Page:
Marine animals are very resilient. In an unforgiving world where the elements are often life-threatening and predators ever present, they have to be. Usually they can manage quite well on their own, but not always. There are times when you can help sick marine animals.

pelican-oil-spill yahoo news

Remember the Deep Horizon oil spill in the Gulf of Mexico that covered thousands of marine animals and seabirds in oil. The patient efforts of professionals and volunteers saved thousands of animals.


It’s 5 AM And There’s a Seal Pup in the Middle of the Road!

Fortunately, for our marine friends there are people like Rosemary Seton of Bar Harbor, Maine that are always on call to help. Last spring the local police called Seton in the early morning. asking for help, because “they had a seal pup in the middle of the road.” Somehow the baby seal had waddled off the beach onto the highway. What to do? Call Rosemary! She’s on speed dial for sick or lost seals because she is a trained first-responder. Her job is to save ocean wildlife. See the full report in EcoWatch. (photo – yahoo news)

middle of the road seal pup rosemary seton

Lucky seal pup. Rosemary knew exactly what to do. She moved the pup off the road and wrapped a towel around the animal, remembering to carefully fold in its fins. She drove the pup to the medical facility for Marine Mammals of Maine three hours away in Bath for treatment. If necessary, the animals treated here are moved to a center for rehabilitation.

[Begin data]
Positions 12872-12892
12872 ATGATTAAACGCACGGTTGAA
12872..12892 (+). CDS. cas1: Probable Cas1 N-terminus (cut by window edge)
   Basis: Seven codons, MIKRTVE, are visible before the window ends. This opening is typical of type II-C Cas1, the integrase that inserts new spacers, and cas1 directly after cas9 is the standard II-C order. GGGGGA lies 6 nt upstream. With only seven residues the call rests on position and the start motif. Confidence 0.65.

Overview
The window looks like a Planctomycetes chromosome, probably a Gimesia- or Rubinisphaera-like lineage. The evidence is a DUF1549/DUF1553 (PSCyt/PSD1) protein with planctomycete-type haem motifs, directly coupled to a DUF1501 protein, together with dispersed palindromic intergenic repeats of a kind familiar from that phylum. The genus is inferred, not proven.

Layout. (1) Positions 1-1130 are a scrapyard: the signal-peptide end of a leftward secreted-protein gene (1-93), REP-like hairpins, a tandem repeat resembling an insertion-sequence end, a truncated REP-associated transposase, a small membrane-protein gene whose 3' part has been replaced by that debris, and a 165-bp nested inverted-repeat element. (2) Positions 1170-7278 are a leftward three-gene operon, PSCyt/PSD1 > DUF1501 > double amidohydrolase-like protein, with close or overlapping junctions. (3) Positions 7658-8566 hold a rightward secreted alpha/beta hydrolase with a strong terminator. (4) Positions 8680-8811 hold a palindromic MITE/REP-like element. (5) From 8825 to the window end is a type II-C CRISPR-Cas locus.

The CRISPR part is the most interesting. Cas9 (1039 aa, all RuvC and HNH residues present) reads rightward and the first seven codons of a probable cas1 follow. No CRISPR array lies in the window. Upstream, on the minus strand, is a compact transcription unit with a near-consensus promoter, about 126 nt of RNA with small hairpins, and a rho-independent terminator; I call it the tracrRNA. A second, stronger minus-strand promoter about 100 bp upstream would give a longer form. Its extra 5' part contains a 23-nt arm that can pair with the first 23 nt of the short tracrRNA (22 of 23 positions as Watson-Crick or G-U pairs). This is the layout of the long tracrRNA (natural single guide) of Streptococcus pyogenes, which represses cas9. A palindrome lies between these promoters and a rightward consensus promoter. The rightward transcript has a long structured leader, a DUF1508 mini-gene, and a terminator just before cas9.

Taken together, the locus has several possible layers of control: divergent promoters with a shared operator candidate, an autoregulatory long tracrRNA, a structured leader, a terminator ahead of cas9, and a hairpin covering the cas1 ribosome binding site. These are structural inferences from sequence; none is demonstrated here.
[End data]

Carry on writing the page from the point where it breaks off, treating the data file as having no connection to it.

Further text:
How to Report Marine Mammal Strandings!

Rosemary and other first responders rely on the public to help them do their jobs. They suggest that if you find an ill animal, you grab your phone and contact authorities. Use the National Wildlife Rehabilitator’s Association website to direct you to the nearest, proper organization.

If the nearest facility cannot pick the animal up, they can give you instructions on how to bring the animal to them. For example, toss a shirt or towel over a sea bird to avoid injury from bill or claws. If you find something larger like a beached whale, dolphin or sea lion, don’t get too close. Even if you are trying to help, it’s against the law to mess with these animals. Instead, call a stranding center. NOAA has a network of centers across the United States. Their telephone numbers are here.

Rufus a premature seal pup rescued in maine in 2005 allied whale marine mammal research labIn 2016, this network responded to over 2,500 strandings. Rosemary Seton and her lab are part of this network. They get about 130 calls annually regarding beached marine mammals along the New England coast. Local police, animal control centers, fire departments and the coast guard fill in when needed. (photo – Rufus a premature seal pup rescued in Maine in 2005, Allied Whale Marine Mammal Research Lab).

As far as the pup in the road, after watchful care at the National Marine Life Center in Massachusetts, it was returned to the sea last October. As Seton says, if you know who to call when “you see a seal, instead of feeling helpless, you’ve got some tools in your toolkit.”

A huge thanks from all of us to those workers and volunteers who tirelessly help give marine animals a second chance.

By Robert Frerck, Blue


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